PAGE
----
Definitions

from The American Heritage® Dictionary of the English Language, 4th Edition

  • n. A melodic ornament in which a principal tone is rapidly alternated with the tone a half or full step below.

from Wiktionary, Creative Commons Attribution/Share-Alike License

  • n. An ornament consisting of a single alternation between a given pitch, and the one immediately below it

from The Century Dictionary and Cyclopedia

  • n. In music:

Etymologies

German, from Italian mordente, from mordere, to bite, from Vulgar Latin *mordere, from Latin mordēre; see mer- in Indo-European roots.
(American Heritage® Dictionary of the English Language, Fourth Edition)

Examples

  • Editors 'Note: In reply to a letter from Sol Babitz in the November 5 issue of the NYR ” in which, owing to an editorial slip, the word "mordent" was misspelled ” Stanley Kauffmann writes:

    Mordents & Pralltrillers

  • But most importantly, it acts as a mordent, making the color permanent and a little shiny.

    Jacobo Angeles: A rich wood-carving tradition in Oaxaca, dating to pre-Hispanic times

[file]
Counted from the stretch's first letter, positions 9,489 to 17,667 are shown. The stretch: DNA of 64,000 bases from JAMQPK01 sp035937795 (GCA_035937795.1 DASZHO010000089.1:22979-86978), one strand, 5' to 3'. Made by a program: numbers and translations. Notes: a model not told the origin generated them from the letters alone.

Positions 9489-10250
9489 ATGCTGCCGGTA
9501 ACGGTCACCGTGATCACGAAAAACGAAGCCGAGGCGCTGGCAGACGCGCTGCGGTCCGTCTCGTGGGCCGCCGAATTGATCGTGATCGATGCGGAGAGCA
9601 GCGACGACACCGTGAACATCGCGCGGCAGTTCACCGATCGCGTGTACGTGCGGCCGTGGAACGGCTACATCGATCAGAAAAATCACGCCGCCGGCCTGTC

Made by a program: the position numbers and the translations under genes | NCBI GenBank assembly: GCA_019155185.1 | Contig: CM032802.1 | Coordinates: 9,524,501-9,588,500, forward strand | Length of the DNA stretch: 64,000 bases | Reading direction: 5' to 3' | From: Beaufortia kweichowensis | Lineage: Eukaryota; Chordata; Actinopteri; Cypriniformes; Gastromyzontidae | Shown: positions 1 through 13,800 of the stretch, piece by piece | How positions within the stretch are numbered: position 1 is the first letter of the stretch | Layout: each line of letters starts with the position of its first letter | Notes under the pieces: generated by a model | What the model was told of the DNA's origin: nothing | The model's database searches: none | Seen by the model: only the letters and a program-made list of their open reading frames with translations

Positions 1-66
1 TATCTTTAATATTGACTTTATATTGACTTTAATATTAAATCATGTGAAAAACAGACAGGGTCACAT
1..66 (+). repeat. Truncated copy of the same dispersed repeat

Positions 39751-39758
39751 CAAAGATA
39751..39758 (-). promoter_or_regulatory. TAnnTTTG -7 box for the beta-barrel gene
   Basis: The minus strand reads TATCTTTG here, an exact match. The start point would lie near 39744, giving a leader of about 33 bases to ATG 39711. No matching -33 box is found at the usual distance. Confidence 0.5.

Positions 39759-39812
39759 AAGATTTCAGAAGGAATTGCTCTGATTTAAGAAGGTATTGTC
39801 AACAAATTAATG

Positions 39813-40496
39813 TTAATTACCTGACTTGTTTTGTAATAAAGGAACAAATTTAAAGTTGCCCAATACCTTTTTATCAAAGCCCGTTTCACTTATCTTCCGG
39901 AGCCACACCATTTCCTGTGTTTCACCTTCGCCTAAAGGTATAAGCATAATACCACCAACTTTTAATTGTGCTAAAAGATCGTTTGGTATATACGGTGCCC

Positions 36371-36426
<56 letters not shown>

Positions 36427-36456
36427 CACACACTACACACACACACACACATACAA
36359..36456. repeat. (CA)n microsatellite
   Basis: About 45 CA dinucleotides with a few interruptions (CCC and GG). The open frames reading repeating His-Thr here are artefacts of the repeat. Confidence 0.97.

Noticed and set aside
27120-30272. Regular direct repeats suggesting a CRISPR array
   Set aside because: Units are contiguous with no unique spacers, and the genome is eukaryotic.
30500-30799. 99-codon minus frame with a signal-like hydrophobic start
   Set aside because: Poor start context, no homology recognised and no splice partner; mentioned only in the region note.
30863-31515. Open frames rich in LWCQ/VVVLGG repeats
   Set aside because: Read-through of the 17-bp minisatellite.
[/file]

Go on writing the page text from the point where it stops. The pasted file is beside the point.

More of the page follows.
• Dum contumelia vacant et festiva lenitate mordent, mediocres animi aegritudines sanari solent, &c. 3498.

    Anatomy of Melancholy

  • The American College Dictionary defines a pralltriller as "an inverted mordent."

    Mordents & Pralltrillers

  • A New Dictionary of Music by Arthur Jacobs says: "These two [ornaments] are sometimes called respectively inverted mordent and just mordent; and in German Mordent means only the second, the first being called Pralltriller."

    Mordents & Pralltrillers

  • In the case of both mordent and double-mordent the tones are sounded as quickly as possible, the time taken by the embellishment being subtracted from the value of the principal note as printed.

    Music Notation and Terminology

  • When the sign ([turn symbol] or [fancy turn symbol]) occurs over a note of small value in rapid tempo (Fig. 45) the turn consists of four tones of equal value; but if it occurs over a note of greater value, or in a slow tempo, the tones are usually played quickly (like the mordent), and the fourth tone is then held until the time-value of the note has expired.

    Music Notation and Terminology

  • The _mordent_ [mordent symbol] consists of three tones; first the one represented by the printed note; second the one next below it in the diatonic scale; third the one represented by the printed note again.

    Music Notation and Terminology

  • The _inverted mordent_ [inverted mordent symbol] (note the absence of the vertical line) is like the mordent except that the tone below is replaced by the tone above in each case.

    Music Notation and Terminology

  • The _double (or long) mordent_ has five tones (sometimes seven) instead of three, the first two of the three tones of the regular mordent being repeated once or more.

    Music Notation and Terminology

Wordnik is becoming a not-for-profit! Read our announcement here.

Comments

Log in or sign up to get involved in the conversation. It's quick and easy.